New Face: Transgender Model Anjali Lama Will Walk The Ramp At Lakme Fashion Week

Anjali Lama, Lakme Fashion Week 2017

Anjali Lama.

Anjali Lama is hanger-thin, tall and has the sort of promontory-like cheekbones and razor-edged jaw that a lot of women covet. Her answers are slightly rehearsed though she’s good-natured enough to go over the same ground she has with many a reporter without seeming bored. The reason for all the attention is that she’s the first transgender model to be part of a major fashion show in the country. Lama will be walking the ramp at Lakme Fashion Week Summer/Resort 2017, which will take place at Bandra Kurla Complex from Wednesday, February 1 to Sunday, February 5.

At 32, Lama, a Nepali living in Kathmandu, is about a decade older than many of her peers at Lakme Fashion Week (LFW). The youthful-looking model was one of five debutantes to make it through an audition held by LFW in December 2016. She had auditioned for both editions of LFW last year (Summer/Resort and Winter/Festive) but didn’t make the cut. Because the organisers have always known she’s transgender, Lama believes she’s been picked on merit, not just for a bit of publicity. “I worked quite hard,” she said. “The first time I was quite nervous. The second time, even I didn’t like my expressions and dress. This time I did a lot of research and I was prepared.”

Born Nabin Wabia in Nuwakot village in Nepal, Lama acknowledged that she was trans in 2005. At the time she was living in Kathmandu at her brother’s home. The moment she knew for certain arrived when Lama and her neighbours saw a TV show on transgenders. “That’s when I realised I was trans,” she said. “Then I met some trans people and I said, ‘Take me with you.’” They took her to the Blue Diamond Society, an LGBT rights organisation in Kathmandu. One of them was Mamata Khan, who Lama calls her “trans mummy”, a respectful title given to transgenders who bring their counterparts into the fold. It was Khan who gave Lama her current name.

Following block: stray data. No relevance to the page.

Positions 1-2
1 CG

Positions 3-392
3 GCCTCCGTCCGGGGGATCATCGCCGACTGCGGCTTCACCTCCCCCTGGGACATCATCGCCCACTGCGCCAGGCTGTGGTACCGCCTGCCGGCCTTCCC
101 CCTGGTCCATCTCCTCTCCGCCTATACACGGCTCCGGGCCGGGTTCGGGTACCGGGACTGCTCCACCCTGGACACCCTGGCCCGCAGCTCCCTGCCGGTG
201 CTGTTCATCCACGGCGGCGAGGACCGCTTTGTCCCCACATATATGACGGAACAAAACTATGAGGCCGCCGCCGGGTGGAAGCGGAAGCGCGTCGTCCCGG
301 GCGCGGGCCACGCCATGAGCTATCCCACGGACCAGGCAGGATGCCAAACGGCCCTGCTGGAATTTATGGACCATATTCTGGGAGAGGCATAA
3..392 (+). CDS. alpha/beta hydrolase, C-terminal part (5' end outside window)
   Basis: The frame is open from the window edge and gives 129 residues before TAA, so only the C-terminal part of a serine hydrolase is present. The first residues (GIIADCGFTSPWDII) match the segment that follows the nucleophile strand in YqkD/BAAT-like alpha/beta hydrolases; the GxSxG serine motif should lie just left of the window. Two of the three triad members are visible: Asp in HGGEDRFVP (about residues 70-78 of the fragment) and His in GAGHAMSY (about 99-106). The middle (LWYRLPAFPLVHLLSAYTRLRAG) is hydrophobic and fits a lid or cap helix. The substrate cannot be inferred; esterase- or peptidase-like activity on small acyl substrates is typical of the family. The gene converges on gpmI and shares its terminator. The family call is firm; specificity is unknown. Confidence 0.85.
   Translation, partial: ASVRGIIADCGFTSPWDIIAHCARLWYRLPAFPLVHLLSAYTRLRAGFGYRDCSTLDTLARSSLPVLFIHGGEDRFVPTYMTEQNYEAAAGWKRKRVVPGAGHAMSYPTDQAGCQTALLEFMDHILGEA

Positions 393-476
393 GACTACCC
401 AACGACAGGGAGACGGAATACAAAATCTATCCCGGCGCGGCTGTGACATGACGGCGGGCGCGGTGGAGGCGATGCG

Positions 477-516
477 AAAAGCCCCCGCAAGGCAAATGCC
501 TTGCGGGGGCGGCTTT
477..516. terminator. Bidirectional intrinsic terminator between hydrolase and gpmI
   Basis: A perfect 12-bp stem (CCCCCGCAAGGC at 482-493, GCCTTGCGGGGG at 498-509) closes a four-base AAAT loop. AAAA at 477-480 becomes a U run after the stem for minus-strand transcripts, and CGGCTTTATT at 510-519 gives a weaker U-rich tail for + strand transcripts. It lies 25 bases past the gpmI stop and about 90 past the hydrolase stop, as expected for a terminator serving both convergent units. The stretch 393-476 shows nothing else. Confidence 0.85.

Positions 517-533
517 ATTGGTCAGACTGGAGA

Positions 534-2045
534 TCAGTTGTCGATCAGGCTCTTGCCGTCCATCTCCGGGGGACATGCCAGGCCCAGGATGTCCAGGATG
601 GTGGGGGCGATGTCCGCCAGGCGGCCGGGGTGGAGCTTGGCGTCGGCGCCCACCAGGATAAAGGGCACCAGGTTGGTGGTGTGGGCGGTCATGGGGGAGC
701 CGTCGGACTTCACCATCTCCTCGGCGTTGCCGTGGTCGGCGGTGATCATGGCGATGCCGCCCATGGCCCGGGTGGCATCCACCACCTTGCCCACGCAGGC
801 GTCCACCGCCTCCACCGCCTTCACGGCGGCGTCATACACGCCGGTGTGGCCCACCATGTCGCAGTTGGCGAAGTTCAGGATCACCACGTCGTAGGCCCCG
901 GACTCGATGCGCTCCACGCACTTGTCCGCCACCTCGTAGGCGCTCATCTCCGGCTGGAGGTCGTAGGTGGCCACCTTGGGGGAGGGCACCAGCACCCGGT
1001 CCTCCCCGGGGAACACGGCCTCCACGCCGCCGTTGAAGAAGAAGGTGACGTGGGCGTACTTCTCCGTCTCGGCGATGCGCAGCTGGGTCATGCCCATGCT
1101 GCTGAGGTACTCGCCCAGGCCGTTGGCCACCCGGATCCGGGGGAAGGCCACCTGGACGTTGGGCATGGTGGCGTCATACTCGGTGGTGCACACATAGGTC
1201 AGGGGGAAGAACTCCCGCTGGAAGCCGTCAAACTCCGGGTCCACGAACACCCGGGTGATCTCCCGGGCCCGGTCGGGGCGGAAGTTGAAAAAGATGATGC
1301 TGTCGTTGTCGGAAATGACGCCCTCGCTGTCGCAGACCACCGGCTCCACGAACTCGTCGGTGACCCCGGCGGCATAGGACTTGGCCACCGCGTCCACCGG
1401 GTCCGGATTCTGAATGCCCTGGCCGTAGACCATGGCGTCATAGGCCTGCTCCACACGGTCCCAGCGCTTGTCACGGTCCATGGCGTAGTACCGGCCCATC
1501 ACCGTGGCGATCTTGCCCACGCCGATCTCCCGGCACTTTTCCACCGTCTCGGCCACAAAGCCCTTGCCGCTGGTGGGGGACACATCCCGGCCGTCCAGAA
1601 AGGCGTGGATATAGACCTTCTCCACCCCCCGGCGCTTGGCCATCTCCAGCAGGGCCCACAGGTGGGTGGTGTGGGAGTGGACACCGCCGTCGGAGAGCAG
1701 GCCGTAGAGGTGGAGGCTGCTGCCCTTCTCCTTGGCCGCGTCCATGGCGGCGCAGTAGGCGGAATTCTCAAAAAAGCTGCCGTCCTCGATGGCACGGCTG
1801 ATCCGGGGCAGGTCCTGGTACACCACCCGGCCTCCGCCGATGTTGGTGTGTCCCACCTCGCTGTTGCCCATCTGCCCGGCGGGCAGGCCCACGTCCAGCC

Lama dressed as a woman for the first time 2005, in a salwar-kameez and make-up given to her by a friend. “I can’t express what I felt,” she said. “It’s like finally getting something [for which] you’ve been waiting for so long.” Lama said that after she came out, her brother evicted her from his house and back in Nuwakot, her father cut off ties with her. Her mother and two sisters were more accepting; Lama speaks to them over the phone now and then. However returning to Nuwakot was out of the question for her because she feared being ostracised by the conservative community in the village. Instead Lama found comfort at Blue Diamond Society, where she worked as an educator and programme officer for ten years. It was only in 2009 that she began modelling part time. A year later, she underwent partial sex reassignment surgery.

Petr Nitka, Lakme Fashion Week 2017.

Petr Nitka.

Lama’s recruitment is significant for a couple of reasons. She has been allowed entry into the fashion industry, which is notorious the world over for perpetuating a regressive idea of beauty – stick-thin, light-skinned, gender-normative – by excluding those who fall outside accepted categories. The lack of racial diversity has been frequently debated in recent years as the American and European runaways are predominantly white. Perhaps the most scathing, and sublime, critique of racial partiality was American fashion designer Rick Owens’s 2013 show in Paris with mostly black women of healthy proportions fiercely step dancing. While models are often presented in an androgynous fashion in photo shoots, it’s only in recent years that androgynous models have been seriously celebrated, acknowledging the fluidity of gender. Australia’s Andrej Pejic, a stunning, feminine-looking male model was all the rage some years ago until he underwent sex reassignment in 2014. In another effort to be inclusive, LFW has recruited Czech male model Petr Nitka, who identifies himself as ‘gender neutral’.

Lama’s achievement also follows a series of advances in the transgender rights movement that have taken place in recent years. In 2014, the Supreme Court ruled that transgenders must be recognised as a third gender. No state has been more proactive in supporting the community than Tamil Nadu, where transgenders have been allowed to join the police force since 2016. Two years ago, Manabi Bandyopadhyay made news for becoming the first transgender college principal. She was appointed as head of the Krishnanagar Women’s College in Bengal, a post she said last month she was forced to quit. Nepal too is gradually adopting a more progressive outlook. Since 2007, Nepalese citizens have been able to identify themselves as a third gender in official documents. These changes give Lama hope that her LFW debut will launch her into a full-fledged modelling career.

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